Portland housing, a crisis of our own making

New Portland Mayor Ethan Strimling isn’t even sworn into office yet, and is already setting up a task force to try to solve the Portland housing crisis.

Nothing in the world is more dangerous than a committee or a blue ribbon commission tasked with “solving” a big problem. Invariably the “solution” will involve some major government program or policy, which almost certainly will make the problem worse. In fact, the problem in question is almost certainly due to poor government policymaking in the first place.

That is certainly true in Maine’s largest city. For those who are not aware, Portland is currently experiencing a tremendous housing problem. Non-existent vacancies, skyrocketing rents, and over-inflated property values have priced out not only the poor, but increasingly also the middle class from living in the city.

The problem is a long brewing one, but it is quite easy to identify the culprit. A city council and a citizenry hostile to development has created a sprawling, flat, decentralized municipal footprint that eschews density and population.

What Portland is dealing with is a classic, government created misalignment of housing supply, and housing demand. People want to live in Portland, but there is not enough housing stock (or rents) to satisfy that demand, so prices dramatically increase as tenants and homeowners fight over the limited supply.

Housing is and always has been one of the most classic examples of fundamental economics, and it also happens to be the most obvious example of what happens when policymakers attempt to interfere in what should be a relatively simple marketplace.

Municipal policymakers in Portland have set up an unmanageable set of local regulations that disincentivize building volume, height, number of units, or type of units, and channeled the limited building that does occur into smaller and spread out developments that hardly make a dent in housing demand.

On top of that, local citizen groups have turned extremely hostile to development, and regularly bully not only developers into shrinking proposed projects, but the city council into making building difficult. They’ve helped create a broken system where potential legal costs and endless waiting, all for the eventual hacking of any development into pieces, are the norm. That makes building not worth it for too many.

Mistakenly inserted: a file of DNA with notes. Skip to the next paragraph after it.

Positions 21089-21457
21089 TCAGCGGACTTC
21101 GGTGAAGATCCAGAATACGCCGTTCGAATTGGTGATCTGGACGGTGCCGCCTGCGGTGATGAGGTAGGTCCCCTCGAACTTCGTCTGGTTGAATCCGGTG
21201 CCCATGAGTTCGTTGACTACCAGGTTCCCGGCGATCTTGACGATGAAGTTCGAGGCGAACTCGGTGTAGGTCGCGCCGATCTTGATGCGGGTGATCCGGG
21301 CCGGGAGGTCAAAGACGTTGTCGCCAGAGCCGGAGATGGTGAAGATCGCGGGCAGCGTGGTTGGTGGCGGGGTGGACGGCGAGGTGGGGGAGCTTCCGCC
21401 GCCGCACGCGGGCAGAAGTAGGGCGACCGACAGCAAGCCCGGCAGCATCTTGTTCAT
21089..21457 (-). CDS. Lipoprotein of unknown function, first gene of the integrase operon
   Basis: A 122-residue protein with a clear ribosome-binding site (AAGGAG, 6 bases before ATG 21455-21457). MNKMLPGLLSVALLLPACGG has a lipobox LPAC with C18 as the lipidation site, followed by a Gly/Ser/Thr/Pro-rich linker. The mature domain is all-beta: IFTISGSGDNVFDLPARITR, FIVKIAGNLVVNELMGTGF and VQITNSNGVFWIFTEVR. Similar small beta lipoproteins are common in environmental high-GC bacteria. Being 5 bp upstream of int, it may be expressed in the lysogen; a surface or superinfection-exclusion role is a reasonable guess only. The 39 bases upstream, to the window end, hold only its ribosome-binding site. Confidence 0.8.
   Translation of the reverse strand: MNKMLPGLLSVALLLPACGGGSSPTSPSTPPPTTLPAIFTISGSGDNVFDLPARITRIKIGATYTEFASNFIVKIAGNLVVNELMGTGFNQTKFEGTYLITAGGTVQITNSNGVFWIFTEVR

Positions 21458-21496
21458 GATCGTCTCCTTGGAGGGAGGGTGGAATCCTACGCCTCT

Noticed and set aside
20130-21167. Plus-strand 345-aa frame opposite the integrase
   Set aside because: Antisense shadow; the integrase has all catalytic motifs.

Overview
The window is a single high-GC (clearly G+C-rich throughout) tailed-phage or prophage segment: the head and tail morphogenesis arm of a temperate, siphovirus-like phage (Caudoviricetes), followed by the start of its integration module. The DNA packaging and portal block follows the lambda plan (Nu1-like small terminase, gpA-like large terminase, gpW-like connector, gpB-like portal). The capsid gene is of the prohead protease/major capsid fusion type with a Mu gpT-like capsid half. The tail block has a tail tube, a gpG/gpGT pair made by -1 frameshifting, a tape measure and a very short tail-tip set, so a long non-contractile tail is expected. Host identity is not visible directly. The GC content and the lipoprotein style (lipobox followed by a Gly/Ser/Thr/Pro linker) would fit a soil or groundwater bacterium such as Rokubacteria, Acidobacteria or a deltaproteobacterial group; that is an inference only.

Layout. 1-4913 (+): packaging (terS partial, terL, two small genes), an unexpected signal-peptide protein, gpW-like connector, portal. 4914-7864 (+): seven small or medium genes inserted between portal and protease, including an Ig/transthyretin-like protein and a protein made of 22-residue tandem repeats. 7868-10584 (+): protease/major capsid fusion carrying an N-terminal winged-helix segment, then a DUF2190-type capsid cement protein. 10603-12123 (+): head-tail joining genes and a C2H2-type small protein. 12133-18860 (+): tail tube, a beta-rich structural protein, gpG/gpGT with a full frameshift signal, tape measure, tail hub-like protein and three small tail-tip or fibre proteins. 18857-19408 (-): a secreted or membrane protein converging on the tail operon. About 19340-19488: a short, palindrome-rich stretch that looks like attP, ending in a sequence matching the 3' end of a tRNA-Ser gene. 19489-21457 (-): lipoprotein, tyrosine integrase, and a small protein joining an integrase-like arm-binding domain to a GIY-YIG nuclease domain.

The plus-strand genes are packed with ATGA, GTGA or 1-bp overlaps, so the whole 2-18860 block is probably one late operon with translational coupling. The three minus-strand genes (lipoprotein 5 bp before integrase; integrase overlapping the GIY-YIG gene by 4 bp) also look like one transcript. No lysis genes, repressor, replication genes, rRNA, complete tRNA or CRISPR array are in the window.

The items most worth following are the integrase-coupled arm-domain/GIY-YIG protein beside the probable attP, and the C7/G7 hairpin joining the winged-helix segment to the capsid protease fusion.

Keep Portland Livable, for instance, is responsible for blocking 775 new apartments in Bayside. Save the Soul of Portland, is adamantly opposed to the development of new multi-story apartment buildings along Fore Street. The list is endless.

It has gotten so absurd in Portland that a local ballot measure this fall sought to give veto power over city planning to local citizens, which would have shut down any chance of building new housing on the hillside. Happily, the larger community of Portland voters said no to this idea.

There is one thing that would help Portland’s housing crisis. More places to live.

Increasing the supply of housing would lessen demand and give leverage to rent seekers and potential homeowners. As the system approaches balance (or even better, oversupply of housing) price will come down, and come down dramatically.

But that isn’t what homeowners and landlords in Portland want. The current housing shortage is good for them, particularly the most wealthy among them. Low supply and high demand means their property values continue to increase, particularly those ultra-wealthy denizens of the city’s most desirable neighborhoods.

Which is why despite their professed love for the common man and caring for “The Soul of Portland,” they are really interested in stopping development and restricting housing.

Indeed, the wealthy are the ones empowered by a lack of development. They have the freedom to afford the insane real estate and rental prices that the city has. They are then guaranteed inflated, bubble-ridden growth to their property after they do buy. And the little guy — who is now increasingly the “still pretty well off but still can’t afford Portland guy” — is squeezed out.

Unfortunately, no matter how obvious this is, the policy direction that is likely to come out of City Hall is more government rulemaking, tighter restrictions, additional regulations, and ultimately more of the same things that created the mess they are currently living through. Typical of government.

So what will you probably see? Rent control. Subsidies to pay the inflated rents for low income families. Mandated building of low-income housing. Additional city ordinances dictating how a developer builds. All of which will simply make the problem worse, and do nothing to deflate cost.

There is only one real solution to this problem. Build. Build now. Anything else is just a waste of time.

Matthew Gagnon

About Matthew Gagnon

Matthew Gagnon, of Yarmouth, is the Chief Executive Officer of the Maine Heritage Policy Center, a free market policy think tank based in Portland. Prior to Maine Heritage, he served as a senior strategist for the Republican Governors Association in Washington, D.C. Originally from Hampden, he has been involved with Maine politics for more than a decade.